Since the Second Vatican Council there has been a lot of confusion about power in the American church. To some Vatican II became an opportunity to “restructure” the distribution of power in Catholicism.
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  • Unity marks God’s kingdom

    In the Gospel for the 27th Sunday in Ordinary Time, Jesus criticizes the Pharisees for their “hardness of hearts.”
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  • God’s most amazing surprise

    At the Mass on Oct. 13, 2014 at St. Martha guesthouse in the Vatican, Pope Francis reflected on the God of surprises.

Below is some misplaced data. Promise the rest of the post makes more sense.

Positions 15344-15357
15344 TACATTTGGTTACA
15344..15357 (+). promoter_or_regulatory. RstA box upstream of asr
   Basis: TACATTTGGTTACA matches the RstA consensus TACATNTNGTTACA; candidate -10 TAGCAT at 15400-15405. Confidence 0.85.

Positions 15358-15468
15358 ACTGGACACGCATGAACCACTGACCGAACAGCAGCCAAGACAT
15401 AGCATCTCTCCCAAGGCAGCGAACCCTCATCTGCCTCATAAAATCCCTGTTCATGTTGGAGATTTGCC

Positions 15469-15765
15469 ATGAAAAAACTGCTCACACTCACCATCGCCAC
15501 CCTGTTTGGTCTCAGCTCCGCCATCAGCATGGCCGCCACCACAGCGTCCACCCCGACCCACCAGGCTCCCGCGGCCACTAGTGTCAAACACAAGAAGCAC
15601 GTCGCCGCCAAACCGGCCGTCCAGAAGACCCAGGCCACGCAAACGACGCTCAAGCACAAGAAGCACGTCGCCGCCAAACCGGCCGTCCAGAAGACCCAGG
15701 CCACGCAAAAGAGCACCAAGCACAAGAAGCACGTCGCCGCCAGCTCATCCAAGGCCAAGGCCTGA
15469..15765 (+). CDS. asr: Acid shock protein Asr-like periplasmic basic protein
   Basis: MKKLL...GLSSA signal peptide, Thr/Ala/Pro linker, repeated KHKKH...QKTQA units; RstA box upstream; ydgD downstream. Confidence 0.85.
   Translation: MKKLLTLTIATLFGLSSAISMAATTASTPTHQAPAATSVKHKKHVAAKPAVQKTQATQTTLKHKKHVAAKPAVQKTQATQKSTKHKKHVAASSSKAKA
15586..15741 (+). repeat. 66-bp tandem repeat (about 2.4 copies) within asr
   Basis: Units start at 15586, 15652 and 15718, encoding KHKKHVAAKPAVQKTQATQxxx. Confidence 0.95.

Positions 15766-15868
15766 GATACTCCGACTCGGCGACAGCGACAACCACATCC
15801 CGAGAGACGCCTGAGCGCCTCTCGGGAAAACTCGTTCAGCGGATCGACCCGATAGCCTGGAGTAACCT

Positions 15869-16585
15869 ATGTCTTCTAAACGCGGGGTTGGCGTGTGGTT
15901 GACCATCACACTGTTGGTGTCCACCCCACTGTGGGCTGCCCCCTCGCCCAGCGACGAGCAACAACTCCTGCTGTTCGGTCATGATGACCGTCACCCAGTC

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  • God’s hand in our struggles

    Having grown up in a house full of boys (I am the third of four) I can easily picture the argument the Apostles were having along the road to Capernaum about who among them was the greatest.
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  • Christ’s cross is our hope

    This Sunday Jesus gives us the doctrine of the fruitfulness of His Cross – a beautiful preparation for the feast of the Exaltation of the Holy Cross on Sept. 14 and Our Lady of Sorrows on Sept. 15.
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  • Practicing ‘custody of the eyes’

    In Mark 7:1-8, 14-15, 21-23, the Pharisees are up in arms (as usual) about their observations of Christ’s religious observance.
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  • Tasting the ‘living bread’

    Marie is a extraordinary minister of holy Communion in her parish. Each Sunday she attends the 10 a.m. Mass.